New Rocket Engine Could Cut Travel Time to Mars from Years to Months

    26 May 2024

    A private company is working with the American space agency NASA to develop a new rocket that could greatly reduce space travel times.

    The engine for such a rocket will be designed to sharply increase the amount of thrust to speed up space travel and improve rocket efficiency.

    Thrust is the force that pushes a spacecraft through the air. It is produced by a propulsion system. Generally, a gas or liquid fuel is burned to produce thrust from the back of a spacecraft to propel it forward at high-speed.

    NASA's Curiosity Mars rover used its black-and-white navigation cameras to capture panoramas at two times of day on April 8, 2023. (Image Credit: NASA/JPL-Caltech)
    NASA's Curiosity Mars rover used its black-and-white navigation cameras to capture panoramas at two times of day on April 8, 2023. (Image Credit: NASA/JPL-Caltech)

    The new design, called Pulsed Plasma Rocket (PPR), is being developed by Arizona-based company Howe Industries. The company is currently in the early stages of studying the technology before building working engine models.

    In a recent statement, Howe Industries said such rocket technology will be needed to support NASA's plans to return humans to the moon and after that, possibly Mars. The space agency has also set a goal to build a long-term base in space. But one barrier to all these plans is the long travel times necessary with current spacecraft systems.

    NASA estimates the moon sits an average of about 382,500 kilometers from Earth. The exact distance changes because of the moon's orbit around Earth. The average distance from Earth to Mars is 225 million kilometers.

    NASA says a trip to Mars with existing spacecraft would take at least 200 days each way. Developers of the proposed Pulsed Plasma Rocket have said it could reduce travel time to the Red Planet to about two months each way.

    Howe Industries said its new design gives the rocket the ability to reach extremely high speeds to complete "reasonable" space travel times. The development team estimates its PPR system could produce up to 100,000 N of thrust. The ‘N' at the end of the number stands for Newtons, a unit of measurement for thrust.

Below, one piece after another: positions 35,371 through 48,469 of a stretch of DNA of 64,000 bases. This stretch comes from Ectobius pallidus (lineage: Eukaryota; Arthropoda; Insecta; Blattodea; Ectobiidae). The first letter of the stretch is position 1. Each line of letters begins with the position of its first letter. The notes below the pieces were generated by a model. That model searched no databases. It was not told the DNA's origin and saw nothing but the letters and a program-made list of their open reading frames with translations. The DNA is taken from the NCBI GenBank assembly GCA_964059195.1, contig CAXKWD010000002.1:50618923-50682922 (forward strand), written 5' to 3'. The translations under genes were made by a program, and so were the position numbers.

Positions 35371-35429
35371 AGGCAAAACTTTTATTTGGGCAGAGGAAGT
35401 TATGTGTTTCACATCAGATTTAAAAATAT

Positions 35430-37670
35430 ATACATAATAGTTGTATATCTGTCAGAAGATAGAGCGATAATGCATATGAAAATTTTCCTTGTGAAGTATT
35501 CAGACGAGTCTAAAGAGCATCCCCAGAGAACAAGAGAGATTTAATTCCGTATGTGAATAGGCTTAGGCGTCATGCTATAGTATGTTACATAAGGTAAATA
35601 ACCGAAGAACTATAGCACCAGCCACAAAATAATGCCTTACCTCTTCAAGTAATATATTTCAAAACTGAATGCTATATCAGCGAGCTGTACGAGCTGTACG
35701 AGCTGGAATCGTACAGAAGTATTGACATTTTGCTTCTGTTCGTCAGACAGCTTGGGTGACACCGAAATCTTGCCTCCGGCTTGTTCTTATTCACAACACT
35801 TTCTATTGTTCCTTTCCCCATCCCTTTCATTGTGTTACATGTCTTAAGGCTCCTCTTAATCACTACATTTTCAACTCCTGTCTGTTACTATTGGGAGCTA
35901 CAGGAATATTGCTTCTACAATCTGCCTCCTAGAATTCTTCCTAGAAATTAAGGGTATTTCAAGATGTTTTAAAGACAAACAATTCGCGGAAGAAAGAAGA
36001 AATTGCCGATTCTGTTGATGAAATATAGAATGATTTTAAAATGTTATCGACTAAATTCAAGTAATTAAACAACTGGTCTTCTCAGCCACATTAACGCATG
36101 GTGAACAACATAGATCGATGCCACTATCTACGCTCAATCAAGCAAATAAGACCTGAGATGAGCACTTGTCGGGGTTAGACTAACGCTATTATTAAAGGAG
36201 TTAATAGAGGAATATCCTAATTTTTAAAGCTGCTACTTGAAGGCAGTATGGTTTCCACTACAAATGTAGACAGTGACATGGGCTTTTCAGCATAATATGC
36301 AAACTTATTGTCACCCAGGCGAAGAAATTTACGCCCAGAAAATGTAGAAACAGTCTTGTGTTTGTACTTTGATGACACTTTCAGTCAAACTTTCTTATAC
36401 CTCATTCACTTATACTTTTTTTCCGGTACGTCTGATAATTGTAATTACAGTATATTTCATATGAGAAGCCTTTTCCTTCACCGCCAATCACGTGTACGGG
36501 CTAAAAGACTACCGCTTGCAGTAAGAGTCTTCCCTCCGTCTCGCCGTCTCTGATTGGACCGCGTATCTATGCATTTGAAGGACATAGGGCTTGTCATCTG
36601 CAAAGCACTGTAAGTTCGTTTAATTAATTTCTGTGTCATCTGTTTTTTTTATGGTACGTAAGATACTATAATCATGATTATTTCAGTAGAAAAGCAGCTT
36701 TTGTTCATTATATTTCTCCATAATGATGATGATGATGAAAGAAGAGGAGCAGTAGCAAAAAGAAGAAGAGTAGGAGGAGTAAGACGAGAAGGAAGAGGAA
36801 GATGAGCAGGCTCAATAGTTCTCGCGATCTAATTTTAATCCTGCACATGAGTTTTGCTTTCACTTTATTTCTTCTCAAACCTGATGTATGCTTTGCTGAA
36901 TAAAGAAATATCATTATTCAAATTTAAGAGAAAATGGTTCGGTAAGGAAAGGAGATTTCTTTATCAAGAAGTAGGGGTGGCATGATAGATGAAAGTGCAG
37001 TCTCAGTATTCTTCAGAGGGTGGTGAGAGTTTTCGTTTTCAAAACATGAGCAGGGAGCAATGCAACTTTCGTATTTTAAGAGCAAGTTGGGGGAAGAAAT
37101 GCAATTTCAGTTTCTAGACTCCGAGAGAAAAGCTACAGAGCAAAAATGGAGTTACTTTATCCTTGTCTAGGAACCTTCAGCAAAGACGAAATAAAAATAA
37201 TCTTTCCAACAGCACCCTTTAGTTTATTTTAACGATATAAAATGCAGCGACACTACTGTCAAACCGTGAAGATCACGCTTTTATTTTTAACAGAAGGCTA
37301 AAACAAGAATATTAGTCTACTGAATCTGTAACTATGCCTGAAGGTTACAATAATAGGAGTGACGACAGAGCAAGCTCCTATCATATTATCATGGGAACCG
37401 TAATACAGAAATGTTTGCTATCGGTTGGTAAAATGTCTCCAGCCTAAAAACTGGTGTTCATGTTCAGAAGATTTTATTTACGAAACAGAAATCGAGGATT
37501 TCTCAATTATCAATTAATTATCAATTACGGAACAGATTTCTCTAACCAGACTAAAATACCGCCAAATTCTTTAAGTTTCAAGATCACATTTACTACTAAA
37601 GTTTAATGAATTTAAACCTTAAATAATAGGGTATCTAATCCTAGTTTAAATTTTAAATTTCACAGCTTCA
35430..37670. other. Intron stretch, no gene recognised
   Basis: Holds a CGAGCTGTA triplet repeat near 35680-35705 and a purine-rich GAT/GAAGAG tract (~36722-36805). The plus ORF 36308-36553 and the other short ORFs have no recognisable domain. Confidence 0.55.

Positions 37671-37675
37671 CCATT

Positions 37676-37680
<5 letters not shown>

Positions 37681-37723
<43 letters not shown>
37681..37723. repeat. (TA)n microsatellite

NASA has described its Space Launch System (SLS) as the most powerful ever built. The agency has said the SLS rocket system is expected to provide nearly 53 N of thrust during space travel.

    Developers of PPR say that in addition to a huge increase in thrust, the new design also provides a "specific impulse" rate of 5,000. Specific impulse is a method for measuring – in seconds –thrust and efficiency levels of rocket engines. The higher this rate is, the more efficient the rocket system is. By comparison, the SLS rocket has specific impulse rates below 500.

    Officials at Howe have said the PPR is based on another plasma-based technology known as pulsed fission fusion. NASA says this process involves quickly pressing plasmas into high pressures to produce thrust. But the developers say the PPR system is smaller, simpler and costs less to operate.

    Howe's statement introducing the technology said the combination of extremely high thrust and higher specific impulse rate "holds the potential to revolutionize space exploration."

    The team said such a system should be able to propel much heavier spacecraft and support much longer trips to more distant areas of space. The planned system could also make it easier for spacecraft to be equipped with heavy shields to protect traveling astronauts from Galactic Cosmic Rays. These are highly energetic particles that move through space at nearly the speed of light. The rays can be harmful to humans in large amounts.

    The PPR project is one in a series of NASA development projects that recently received additional financial assistance to keep running. The projects are part of a NASA program called Innovative Advanced Concepts (NIAC).

    PPR is currently in Phase I of development. The team said if chosen by NASA to continue with Phase II, it will be centered on improving the performance of the proposed engine, as well as carrying out experiments on major engine systems. The last phase will involve completing a spaceship design for carrying humans to Mars.

    I'm Bryan Lynn.

    Bryan Lynn wrote this story for VOA Learning English, based on reports from NASA and Howe Industries.


    Words in This Story

    efficient – adj. working well and not wasting time or energy

    propulsion – n. a force that pushes something forward

    plasma – n. a collection of charged particles

    potential – n. possible

    phase – n. a specific period during which something happens